USGS Logo USGS Fact Sheet FS-066-98

U.S. Department of the Interior
U.S. Geological Survey

Hydrology, Water Quality, and Phosphorus Loading of Kirby Lake, Barron County, Wisconsin

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Introduction

In 1992, residents near Kirby Lake, located about five miles northwest of Cumberland, in Barron County, Wisconsin, formed the Kirby Lake Management District. The Lake District immediately began to gather information needed for the preparation of a comprehensive lake-management plan that would be used to protect the natural and recreational assets of the lake. The Lake District completed a land-use inventory of the watershed and an evaluation of available lake water-quality data. The land-use data were used to assess the potential contribution of nutrients to the lake from the watershed. The evaluation of lake water-quality data, which were collected as part of the Wisconsin Department of Natural Resources (WDNR) Self-Help Monitoring Program, indicated the lake has relatively good water quality. Before a comprehensive lake-management plan could be prepared, however, a better understanding of several aspects of the lake and its surroundings was needed. To address those aspects - including the definition of the lake's hydrology and the principal sources of nutrients, and the relation of the lake's water quality to nutrient loading - the U.S. Geological Survey, in cooperation with the Lake District and the WDNR (through a Lake Management Planning Grant), conducted a study of Kirby Lake and its watershed. This Fact Sheet presents the results of that study.

The Lake and its Watershed

Kirby Lake has a surface area of 92 acres, a maximum depth of 19 feet, and an average depth of 8 feet (Wisconsin Department of Natural Resources, 1995). The area and depth of the lake vary, however, with changes in lake stage, which in turn depends on inflow and outflow of water. Water enters Kirby lake from precipitation, numerous small, intermittently flowing tributaries, and ground-water inflow. The lake's outlet stream flows only intermittently, and water is lost primarily through outflow to ground water or through evaporation.

The watershed of Kirby Lake (fig. 1) has a total area of 1,070 acres, although part of this area is made up of depressions that do not normally drain to the lake. Some of these depressions overflow after prolonged periods of above-normal precipitation and drain to Kirby Lake. About 80 percent of the watershed is forested; the remainder consists of wetlands, small lakes, agricultural land, residential development, and roads.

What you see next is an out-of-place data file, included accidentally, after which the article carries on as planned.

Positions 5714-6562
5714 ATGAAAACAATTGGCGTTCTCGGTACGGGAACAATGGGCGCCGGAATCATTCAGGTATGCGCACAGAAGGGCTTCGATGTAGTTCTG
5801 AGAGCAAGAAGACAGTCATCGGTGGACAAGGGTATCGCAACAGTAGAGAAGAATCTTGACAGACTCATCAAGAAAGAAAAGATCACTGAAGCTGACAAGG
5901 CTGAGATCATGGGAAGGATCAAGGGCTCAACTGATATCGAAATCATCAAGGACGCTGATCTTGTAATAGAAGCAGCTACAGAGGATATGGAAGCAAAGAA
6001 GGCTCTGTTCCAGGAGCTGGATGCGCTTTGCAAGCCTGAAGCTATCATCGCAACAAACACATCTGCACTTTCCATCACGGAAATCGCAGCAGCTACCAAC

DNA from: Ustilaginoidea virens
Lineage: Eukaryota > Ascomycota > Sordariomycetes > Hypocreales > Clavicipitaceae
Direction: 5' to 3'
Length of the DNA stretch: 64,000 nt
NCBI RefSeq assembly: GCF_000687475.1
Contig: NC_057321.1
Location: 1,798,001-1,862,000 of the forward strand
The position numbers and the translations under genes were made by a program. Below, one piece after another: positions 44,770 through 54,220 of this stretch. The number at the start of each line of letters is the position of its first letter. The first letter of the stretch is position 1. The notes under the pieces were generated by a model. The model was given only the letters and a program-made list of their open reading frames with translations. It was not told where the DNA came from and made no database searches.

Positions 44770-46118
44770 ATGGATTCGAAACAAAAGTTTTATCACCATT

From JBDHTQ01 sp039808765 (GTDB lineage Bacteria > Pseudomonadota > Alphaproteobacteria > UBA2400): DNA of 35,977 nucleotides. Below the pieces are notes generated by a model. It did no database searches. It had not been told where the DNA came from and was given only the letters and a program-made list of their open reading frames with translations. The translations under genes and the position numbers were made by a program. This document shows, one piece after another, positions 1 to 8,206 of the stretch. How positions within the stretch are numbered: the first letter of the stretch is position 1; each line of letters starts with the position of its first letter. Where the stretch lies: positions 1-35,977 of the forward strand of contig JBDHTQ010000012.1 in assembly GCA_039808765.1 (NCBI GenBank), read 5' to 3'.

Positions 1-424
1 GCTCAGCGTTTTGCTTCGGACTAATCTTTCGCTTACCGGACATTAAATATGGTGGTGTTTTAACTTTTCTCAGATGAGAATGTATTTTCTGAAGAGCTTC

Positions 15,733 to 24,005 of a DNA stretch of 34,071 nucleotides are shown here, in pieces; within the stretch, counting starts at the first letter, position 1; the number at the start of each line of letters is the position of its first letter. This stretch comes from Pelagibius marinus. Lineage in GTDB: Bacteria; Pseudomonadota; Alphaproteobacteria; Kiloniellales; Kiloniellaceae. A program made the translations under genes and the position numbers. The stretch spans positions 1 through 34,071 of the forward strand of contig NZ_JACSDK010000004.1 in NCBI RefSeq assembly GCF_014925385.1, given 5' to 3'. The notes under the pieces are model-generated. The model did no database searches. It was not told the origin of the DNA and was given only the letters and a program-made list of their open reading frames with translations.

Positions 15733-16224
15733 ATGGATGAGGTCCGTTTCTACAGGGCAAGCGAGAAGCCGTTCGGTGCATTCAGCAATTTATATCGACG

fig 1
Figure 1.
Location of Kirby Lake in relation to its watershed and tributary-monitoring sites. (45 Kb image)

An aeration system was installed in the lake in 1989. The system is operated during winter to keep a small part (less than one acre) of the lake free of ice, which prevents oxygen depletion and the resulting fish kills.

Data Collection

Data used to describe the lake's hydrology, water quality, and sources of phosphorus were collected during the 12-month period November 1995 through October 1996. Lake water-quality properties were measured eight times between November 1, 1995 and November 6, 1996 at as many as six sites in the lake (fig. 2). At all sites, depth profiles of water temperature, dissolved oxygen, specific conductance, and pH were measured. Water samples were collected at these sites at either or both near-surface (1.5 ft. below surface during open water or just below ice during ice cover) or near-bottom (1.5 ft. above bottom) depths. Near-surface water samples from the deepest part of the lake (Site 1 in fig. 2) were analyzed for concentrations of total phosphorus (an indicator of nutrient availability) and chlorophyll a (an indicator of algal population), and, during ice-free periods, Secchi depth (an indicator of water clarity) was measured. In May 1996, when the lake was completely mixed, near-surface water from Site 1 was also analyzed for dissolved nitrite plus nitrate, total ammonia plus organic nitrogen, and chloride and near-bottom water from this site was analyzed for total phosphorus. Water samples were collected and depth-profile measurements were made at the other five sites (Sites 2-6, fig. 2) in January and March 1996 to assess the conditions under the ice. Selected near-surface and near-bottom samples from Sites 2-6 were analyzed for total phosphorus to define vertical and areal differences in concentration. All water samples were analyzed by the Wisconsin State Laboratory of Hygiene. Additional phosphorus, chlorophyll a, and Secchi-depth data for 1992-95 were provided by the WDNR (Danny Ryan, written commun., 1997). Data collected during this study were published in separate reports (Holmstrom and others, 1997; U.S. Geological Survey, Wisconsin District Lake-Studies Team, 1997).